Review: “Kingsman: The Golden Circle”

Matthew Vaughn’s follow-up to his 2015 out-of-left-field action comedy “Kingsman: The Secret Service” is modestly entertaining, but the high evaporates quite quickly. ‘The Golden Circle’ suffers from a classic case of sequelitis: it aims to go bigger than the original, but more does indeed wind up being less. The thrill of the new and the unexpected are missing, and there’s little to fill in the empty spaces.

The film wastes no time jumping into action: hooligan turned suave secret agent Eggsy (Taren Egerton) thwarts an attempt on his life and then races home to his Swedish princess girlfriend Tilde (Hanna Alstrom). Storywise, theirs is standard rom-com fare, and instantly forgettable.

Fortunately maniacal, uber-rich, and bizarrely cheery drug kingpin Poppy Adams (an enjoyably going-for-broke Julianne Moore) decides to lighten things up in the form of a missile strike that obliterates the Kingsman organization with the exceptions of Eggsy and tech officer Merlin (Mark Strong).

Eggsy and Merlin naturally want vengeance, and quickly stumble upon their heretofore unknown American counterparts, the Statesmen, crime fighting good ol’ boys led by Champ (Jeff Bridges) and agents Tequila (Channing Tatum), Whiskey (Pedro Pascale), and Ginger Ale (Halle Berry). As an added (but forced) plot twist it is revealed that the Statesmen recovered Harry Hart (Colin Firth), Eggsy’s mentor who for all intents and purposes was killed in the previous movie. He’s now an amnesiac with a missing eyeball.

Firth was the thread that pulled the elements of the first film together and one can forgive Vaughn and co-scripter Jane Goldman for failing to resist the urge to bring him back; however, too much time is spent on getting his memory back and not enough on the more compelling subplot of Harry being buggy and possibly a danger to the mission.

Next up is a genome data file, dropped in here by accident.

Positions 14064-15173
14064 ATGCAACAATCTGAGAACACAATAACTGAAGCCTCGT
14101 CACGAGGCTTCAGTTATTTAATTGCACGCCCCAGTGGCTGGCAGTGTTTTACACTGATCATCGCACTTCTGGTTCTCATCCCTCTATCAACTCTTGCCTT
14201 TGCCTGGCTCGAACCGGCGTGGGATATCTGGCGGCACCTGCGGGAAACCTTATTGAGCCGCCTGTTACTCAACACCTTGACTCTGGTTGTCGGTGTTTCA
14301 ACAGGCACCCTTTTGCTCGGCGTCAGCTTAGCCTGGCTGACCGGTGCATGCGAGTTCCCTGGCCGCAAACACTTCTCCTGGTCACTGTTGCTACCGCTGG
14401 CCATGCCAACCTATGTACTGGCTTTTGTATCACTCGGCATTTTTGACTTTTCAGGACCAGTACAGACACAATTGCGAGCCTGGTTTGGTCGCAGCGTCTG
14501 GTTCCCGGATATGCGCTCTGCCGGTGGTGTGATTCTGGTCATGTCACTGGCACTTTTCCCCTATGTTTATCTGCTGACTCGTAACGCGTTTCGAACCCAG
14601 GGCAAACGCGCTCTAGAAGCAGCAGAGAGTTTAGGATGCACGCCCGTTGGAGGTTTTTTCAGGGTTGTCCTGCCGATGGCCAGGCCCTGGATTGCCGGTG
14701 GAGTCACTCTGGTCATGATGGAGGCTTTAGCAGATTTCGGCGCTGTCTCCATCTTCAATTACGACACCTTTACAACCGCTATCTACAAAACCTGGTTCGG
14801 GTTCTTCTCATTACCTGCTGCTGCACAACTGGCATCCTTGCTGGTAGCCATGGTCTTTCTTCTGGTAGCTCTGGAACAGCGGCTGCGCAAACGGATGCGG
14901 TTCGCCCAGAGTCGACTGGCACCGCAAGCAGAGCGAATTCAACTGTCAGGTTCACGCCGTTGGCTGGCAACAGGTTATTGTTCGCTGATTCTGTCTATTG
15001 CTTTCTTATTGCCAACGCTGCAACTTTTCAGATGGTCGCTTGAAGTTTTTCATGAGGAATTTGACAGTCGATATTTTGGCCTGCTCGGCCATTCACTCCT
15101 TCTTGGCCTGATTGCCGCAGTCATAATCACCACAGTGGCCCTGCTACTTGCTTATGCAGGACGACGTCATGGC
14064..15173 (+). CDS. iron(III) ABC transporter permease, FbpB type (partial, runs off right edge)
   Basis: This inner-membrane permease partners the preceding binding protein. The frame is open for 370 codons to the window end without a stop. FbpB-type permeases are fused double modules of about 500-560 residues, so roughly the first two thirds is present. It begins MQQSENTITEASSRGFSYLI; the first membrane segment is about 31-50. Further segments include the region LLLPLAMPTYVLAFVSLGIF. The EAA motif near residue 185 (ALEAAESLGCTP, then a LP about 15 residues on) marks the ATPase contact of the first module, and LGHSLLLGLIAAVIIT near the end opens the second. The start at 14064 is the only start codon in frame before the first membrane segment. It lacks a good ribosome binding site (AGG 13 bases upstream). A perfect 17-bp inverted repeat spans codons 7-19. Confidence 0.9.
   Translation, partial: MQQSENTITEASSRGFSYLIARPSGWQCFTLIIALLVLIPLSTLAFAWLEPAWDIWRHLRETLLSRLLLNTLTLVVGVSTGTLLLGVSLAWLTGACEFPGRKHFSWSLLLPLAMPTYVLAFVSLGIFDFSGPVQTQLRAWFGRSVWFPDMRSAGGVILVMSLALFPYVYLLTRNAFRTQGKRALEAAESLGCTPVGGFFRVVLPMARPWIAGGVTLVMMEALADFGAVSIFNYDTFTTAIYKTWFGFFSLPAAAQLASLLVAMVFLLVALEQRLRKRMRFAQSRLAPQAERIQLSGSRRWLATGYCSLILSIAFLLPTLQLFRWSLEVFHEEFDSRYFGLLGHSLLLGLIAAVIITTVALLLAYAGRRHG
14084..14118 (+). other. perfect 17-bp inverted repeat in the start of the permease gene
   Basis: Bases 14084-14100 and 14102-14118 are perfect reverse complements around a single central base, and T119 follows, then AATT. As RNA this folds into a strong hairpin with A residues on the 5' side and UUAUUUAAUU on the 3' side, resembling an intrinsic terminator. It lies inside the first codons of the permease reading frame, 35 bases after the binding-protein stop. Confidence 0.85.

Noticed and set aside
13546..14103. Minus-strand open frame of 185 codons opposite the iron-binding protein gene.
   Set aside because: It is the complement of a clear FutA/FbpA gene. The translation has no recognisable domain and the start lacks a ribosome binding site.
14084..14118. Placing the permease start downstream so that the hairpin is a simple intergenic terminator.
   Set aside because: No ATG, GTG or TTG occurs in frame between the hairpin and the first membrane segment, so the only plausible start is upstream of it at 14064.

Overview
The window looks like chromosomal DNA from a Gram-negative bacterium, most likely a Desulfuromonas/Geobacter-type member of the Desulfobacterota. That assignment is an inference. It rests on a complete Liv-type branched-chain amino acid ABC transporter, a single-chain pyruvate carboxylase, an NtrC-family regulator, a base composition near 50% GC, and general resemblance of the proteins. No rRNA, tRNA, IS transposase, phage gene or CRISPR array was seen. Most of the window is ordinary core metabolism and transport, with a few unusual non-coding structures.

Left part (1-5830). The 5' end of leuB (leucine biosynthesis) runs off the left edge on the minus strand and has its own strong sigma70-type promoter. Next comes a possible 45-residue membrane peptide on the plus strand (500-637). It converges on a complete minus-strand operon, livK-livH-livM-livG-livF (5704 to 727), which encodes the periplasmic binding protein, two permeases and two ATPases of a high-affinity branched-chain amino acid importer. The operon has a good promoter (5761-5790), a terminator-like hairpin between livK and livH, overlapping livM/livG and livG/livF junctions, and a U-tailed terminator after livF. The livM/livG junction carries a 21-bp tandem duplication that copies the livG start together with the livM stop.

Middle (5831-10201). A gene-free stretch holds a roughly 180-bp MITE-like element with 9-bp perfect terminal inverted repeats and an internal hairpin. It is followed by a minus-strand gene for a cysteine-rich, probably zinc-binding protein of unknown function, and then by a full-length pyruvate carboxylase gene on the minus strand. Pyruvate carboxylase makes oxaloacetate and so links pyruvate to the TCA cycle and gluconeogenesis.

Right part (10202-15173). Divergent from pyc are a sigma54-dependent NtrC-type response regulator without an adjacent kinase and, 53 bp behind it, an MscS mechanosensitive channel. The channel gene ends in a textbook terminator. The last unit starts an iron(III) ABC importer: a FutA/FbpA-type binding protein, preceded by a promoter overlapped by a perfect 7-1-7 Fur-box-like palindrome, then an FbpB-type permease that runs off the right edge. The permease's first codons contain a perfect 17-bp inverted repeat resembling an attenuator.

Said mission is another problem. Poppy’s goal is to extort the world for money in order to save the lives of millions who’ve been poisoned by her doctored supply of illegal drugs. In an interesting twist, the POTUS (Bruce Greenwood) decides to win the war on drugs by double-crossing Poppy and allowing the users of the world to die. It’s a bit of vague satire that comes across as heavy-handed and hollow.

The action tropes are mostly entertaining, and full to the brim with retro spy-fi kitsch and Vaughn’s signature brand of R-rated cartoon violence (especially the opening car chase). Unfortunately, none of tops its predecessor’s climactic battle royale of the WTF sequence of Colin Firth single-handedly kicking the crap out of a stand-in for the Westboro Baptist Church — although the sight of Elton John jump-kicking a goon while sporting his classic ’70s couture and stacked heels comes pretty darn close.

It almost works in a ‘turn off your brain and watch’ kind of way, but there’s not enough to sustain its 141 minute running time. It also fails to make good use of the talent (which includes four Oscar winners for crying out loud). Bridges, Berry, and Moore never escape their respective offices, and fans of Tatum will be dismayed by the piddly amount of time he spends onscreen. It’s a sequel that feels overstuffed yet paradoxically empty.